First, the immediate impact of the decision is limited as the UPCA is not yet in force pending German ratification.

On the basis of the UPCA Approval Act, this will not be possible until the German parliament adopts the act again with a two-thirds majority.

It is almost impossible to foresee when (or even if) the UPCA Approval Act will be put on the parliamentary agenda again in view of the ongoing coronavirus crisis. The upcoming German elections in 2021 will likely also cause further changes to the legislative programme. We therefore foresee a considerable delay of the coming into force of the Unitary patent package, if at all.

Does this mean that the unitary patent package is doomed? Probably not, we think, at least for now. However, it will require significant political will if it is to continue in light of the need for a new vote in the German parliament and the UK’s withdrawal from the EU.

Putting the UPCA back on the agenda is fairly simple procedural matter as the unitary patent package has been widely supported by all German parties.

Even if a two-thirds majority is not easily reached, it appears achievable (in normal voting circumstances), particularly given the FCC saw neither any material issue with transferring sovereignty to the UPC nor any issue with its substantial law.

Without stretching things too far, the UPC could even be put on the agenda much earlier as expected, if its contribution to a facilitated access to Europe-wide patent protection is regarded as a helpful way of getting the economy up and running again once the coronavirus crisis is overcome.

Second, the FCC does not see issues with the UPCA and the unitary patent package as such. On the contrary, the FCC's reasoning on the substantive law included in the UPCA, which establishes the UPC and the law applicable to the Unitary Patent, does not suggest there has been any substantial change in the political view on the patent package.

The aspect of the constitutional complaint based on the alleged violation of the German constitution by the substantive provisions of the UPCA was dismissed as inadmissible for lack of substantiation.

This could leave the door slightly open to challenge the UPCA approval act again, once approved with a two-thirds majority, if ever, with a better substantiated reasoning of the complaint.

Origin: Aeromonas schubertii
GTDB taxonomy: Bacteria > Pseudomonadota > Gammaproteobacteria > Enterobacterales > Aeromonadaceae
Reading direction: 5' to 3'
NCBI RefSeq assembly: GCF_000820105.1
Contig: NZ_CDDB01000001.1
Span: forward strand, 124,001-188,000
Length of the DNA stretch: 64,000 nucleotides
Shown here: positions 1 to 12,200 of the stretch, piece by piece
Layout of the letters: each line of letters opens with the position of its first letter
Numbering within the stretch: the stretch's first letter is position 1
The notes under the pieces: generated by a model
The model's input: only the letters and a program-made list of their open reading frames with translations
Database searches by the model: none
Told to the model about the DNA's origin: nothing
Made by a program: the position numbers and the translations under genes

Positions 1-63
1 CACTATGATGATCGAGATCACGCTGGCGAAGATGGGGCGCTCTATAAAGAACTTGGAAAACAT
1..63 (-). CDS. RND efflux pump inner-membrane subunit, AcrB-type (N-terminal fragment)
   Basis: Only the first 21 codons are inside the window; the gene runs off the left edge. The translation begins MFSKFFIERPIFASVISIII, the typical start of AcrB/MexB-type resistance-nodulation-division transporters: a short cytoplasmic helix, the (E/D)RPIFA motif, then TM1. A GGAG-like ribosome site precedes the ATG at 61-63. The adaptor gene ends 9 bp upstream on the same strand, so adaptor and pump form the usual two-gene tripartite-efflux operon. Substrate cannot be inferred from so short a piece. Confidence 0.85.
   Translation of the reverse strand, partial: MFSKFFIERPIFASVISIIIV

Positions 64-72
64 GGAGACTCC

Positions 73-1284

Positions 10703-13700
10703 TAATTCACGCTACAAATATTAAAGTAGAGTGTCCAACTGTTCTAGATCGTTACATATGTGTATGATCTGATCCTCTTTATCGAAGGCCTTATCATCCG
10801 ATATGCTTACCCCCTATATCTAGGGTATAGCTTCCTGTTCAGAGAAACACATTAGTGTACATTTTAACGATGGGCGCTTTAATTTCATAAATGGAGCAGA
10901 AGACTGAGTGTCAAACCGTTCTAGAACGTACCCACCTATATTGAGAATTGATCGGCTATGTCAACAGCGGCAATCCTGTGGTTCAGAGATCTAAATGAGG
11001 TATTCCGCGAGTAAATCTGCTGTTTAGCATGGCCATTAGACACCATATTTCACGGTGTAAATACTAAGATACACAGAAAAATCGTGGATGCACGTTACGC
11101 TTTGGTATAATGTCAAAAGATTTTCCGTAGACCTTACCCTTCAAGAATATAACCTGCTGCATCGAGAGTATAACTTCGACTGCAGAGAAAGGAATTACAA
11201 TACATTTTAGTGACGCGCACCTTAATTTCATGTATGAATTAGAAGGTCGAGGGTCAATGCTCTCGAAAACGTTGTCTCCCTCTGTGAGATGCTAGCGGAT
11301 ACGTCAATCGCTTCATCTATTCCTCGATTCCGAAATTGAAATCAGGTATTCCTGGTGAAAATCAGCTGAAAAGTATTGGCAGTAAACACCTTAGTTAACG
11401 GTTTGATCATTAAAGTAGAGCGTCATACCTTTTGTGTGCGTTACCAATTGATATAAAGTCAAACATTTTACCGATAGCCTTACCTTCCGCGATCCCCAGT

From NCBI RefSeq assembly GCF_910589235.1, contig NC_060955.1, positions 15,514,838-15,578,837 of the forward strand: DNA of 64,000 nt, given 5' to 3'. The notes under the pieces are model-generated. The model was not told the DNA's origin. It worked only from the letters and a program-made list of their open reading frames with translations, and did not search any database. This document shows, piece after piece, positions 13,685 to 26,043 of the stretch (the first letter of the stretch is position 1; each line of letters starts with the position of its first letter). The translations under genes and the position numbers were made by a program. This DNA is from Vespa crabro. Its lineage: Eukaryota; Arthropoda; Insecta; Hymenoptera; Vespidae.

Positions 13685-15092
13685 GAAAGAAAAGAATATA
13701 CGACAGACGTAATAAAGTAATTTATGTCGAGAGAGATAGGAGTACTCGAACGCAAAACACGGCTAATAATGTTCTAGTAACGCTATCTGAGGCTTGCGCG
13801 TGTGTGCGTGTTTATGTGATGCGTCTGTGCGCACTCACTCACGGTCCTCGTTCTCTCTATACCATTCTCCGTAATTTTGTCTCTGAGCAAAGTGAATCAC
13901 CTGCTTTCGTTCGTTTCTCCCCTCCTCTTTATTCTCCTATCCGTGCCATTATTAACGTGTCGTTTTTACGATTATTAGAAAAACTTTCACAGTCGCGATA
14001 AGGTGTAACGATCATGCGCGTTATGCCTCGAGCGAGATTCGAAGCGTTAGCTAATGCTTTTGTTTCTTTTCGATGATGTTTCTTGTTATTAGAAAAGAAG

Such a ”second-chance” challenge appears rather theoretical, we think. The FCC's reasoning indicates that such arguments will not get much traction.

The analysis in the FCC’s decision suggests that the court does not consider that there is any violation of any justiciable fundamental right by the substantive provisions of the UPCA.

Further, if the dissenting opinions had prevailed, the complaint would have been dismissed as inadmissible once and for all.

This also shows that the issues the FCC accepted were limited to the circumstances of the adoption of the UPCA Approval Act rather than its substantive provisions.

This makes it unlikely that political support for the UPCA because of constitutional law concerns will dwindle.

Of course, this is a further blow to the UPC, only weeks after the UK took the decision not to be part of it (see our blog posts here and here).

The political and legal implications of the UK leaving the project will need to be assessed and addressed. For instance, some provisions of the UPCA will have to be renegotiated to address the non-participation of the UK.

These changes do not appear insurmountable from a legal standpoint – provided there is the political will to carry the project forward.

UPDATE 27 March 2020

The Federal Ministry of Justice indicated that the UPC Approval Act will be put on the agenda again within this legislature period, says juve-patent.com. The political will is there.